This is what Japanese entertainment creators so expertly tap into: not our thrill at a “zero-to-hero” transformation, but our identification with protagonists who advance through their quests cumulatively over long periods of time. As a series unfolds, viewers continue to learn more and build on their knowledge about the world and its characters, growing increasingly invested in the narrative. It’s a style that hooks viewers and rewards loyalty, with the same slow burn that makes many video games addictive.
In a world of one-hit wonders, internet fads, and fast content, Japanese entertainment has exhibited endurance not through a constant scramble for adaptation to our times, but by centering its products on an inherent timelessness.
The author William Gibson might have written in 2001 that “Japan is the global imagination’s default setting for the future,” but Japanese entertainment’s appeal is hardly all about gadgets, high-tech sci-fi, and superhero robots. The universes of Dragon Ball or Naruto or Pokémon are alternate earths, mixing features both traditional and contemporary, often with flourishes of both nostalgia and fantasy, but they are far from the beep-boops of Star Trek.
Even shows set in a time period closer to contemporary society—Sailor Moon’s high school world, or Death Note’s Tokyo—display a type of pared-down, timeless urbanity that does not feel anachronistic save for the absence of smartphones and social media.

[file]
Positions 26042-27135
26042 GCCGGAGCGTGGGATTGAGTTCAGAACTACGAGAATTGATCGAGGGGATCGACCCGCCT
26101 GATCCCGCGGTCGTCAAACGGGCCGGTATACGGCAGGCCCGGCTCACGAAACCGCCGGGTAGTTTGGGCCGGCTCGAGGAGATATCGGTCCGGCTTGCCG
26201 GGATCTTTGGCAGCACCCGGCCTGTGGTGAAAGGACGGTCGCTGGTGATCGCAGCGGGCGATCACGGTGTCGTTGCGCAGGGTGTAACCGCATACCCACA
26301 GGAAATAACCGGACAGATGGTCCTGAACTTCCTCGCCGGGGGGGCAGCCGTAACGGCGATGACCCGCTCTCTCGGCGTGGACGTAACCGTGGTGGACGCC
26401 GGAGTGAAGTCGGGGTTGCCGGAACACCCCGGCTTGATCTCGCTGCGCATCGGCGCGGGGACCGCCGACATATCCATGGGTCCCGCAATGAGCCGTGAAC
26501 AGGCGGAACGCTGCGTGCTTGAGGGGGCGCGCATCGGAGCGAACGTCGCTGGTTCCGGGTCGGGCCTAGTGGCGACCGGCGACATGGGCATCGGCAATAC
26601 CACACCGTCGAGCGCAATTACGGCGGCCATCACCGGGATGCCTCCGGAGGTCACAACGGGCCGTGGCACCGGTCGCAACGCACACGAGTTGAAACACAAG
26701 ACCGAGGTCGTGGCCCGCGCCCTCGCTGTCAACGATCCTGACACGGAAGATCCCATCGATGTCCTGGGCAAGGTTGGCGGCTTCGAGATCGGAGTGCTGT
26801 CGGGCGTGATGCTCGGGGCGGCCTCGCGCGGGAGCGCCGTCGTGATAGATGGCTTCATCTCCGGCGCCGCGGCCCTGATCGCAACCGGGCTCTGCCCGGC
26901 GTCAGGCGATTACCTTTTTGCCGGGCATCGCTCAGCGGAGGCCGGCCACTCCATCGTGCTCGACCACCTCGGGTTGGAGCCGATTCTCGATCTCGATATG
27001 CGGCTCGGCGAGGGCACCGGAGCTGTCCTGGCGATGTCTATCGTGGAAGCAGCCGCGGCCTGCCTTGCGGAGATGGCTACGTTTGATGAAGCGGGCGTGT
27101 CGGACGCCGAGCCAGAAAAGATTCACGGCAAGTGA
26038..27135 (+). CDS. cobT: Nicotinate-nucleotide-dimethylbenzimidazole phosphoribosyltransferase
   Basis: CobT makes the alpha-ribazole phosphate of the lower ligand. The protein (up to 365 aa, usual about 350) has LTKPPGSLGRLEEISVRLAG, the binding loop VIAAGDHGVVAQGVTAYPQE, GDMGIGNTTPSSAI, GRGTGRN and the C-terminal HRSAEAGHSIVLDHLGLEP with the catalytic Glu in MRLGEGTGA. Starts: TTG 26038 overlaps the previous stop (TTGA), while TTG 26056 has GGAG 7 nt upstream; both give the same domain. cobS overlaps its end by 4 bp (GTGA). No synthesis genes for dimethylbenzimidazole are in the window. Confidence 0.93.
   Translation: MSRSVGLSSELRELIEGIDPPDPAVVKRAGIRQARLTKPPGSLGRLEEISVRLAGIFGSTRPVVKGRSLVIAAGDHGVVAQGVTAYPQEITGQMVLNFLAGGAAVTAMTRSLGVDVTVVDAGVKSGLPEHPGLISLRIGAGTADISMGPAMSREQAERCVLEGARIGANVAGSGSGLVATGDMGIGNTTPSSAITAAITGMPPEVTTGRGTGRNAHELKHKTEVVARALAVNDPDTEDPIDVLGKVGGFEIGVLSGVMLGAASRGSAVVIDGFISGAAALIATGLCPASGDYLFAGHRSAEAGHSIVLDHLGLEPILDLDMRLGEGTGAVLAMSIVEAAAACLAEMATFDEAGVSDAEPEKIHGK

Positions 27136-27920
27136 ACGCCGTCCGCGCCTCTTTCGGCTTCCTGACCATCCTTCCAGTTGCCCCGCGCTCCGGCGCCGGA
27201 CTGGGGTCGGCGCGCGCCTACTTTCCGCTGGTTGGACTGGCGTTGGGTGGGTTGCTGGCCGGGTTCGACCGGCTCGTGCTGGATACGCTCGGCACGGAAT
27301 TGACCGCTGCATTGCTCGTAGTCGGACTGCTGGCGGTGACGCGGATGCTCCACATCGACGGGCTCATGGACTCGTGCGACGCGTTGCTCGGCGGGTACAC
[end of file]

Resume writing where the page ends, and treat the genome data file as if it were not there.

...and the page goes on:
Unlike American entertainment’s focus on timely, zeitgeisty “takes,” anime with truly long-standing appeal is not overly worried about the day’s hot topic. It is building on enduring universes that present as neither quite historical nor futuristic, but rather, alternate worlds where heroes are growing up and pursuing their quests in slow, expanded time.
Perhaps that is why Mario-game parties are still enduringly popular in today’s college dorms while some American franchises hot in the 80s, such as G.I. Joe, have notably stumbled with younger generations not brought up on Reagan-era politics.
Many “first-wave” fans might now have their own children while their favorite protagonists are still advancing through their journey, having hardly aged a day, our human space-time a mere fraction of theirs. Yet, instead of loyal consumers growing tired of their adventures, this entertainment is drawing a new generation of fans finding new pleasure in these tales crafted well before their births.
Look no further than the Pokémon-Go craze, which allowed any smart-phone wielder to go on her own patient, cumulative, yet infinitely addictive hero’s quest in an alternate universe overlaid by a screen on top of the real world.
Today, much of American media has adopted many of these elements (bolstered by the rise of new media formats such as streaming platforms): focusing more on character development and heroes’ weaknesses to be overcome, building plots over time, and creating self contained universes.
Still, Japanese entertainment continues to be a force—from Mario to Pokémon Go, from One Piece to Terrace House, Japanese creators are still quite adept at tapping into our capacity to find universal embodiment in protagonists’ quests and their ageless worlds. These stories and games continue to promise us that patience is a virtue, that our enjoyment will be cumulative, and that loyalty will age well.
New drops open every week for as little as $1/share. Subscribe to stay updated.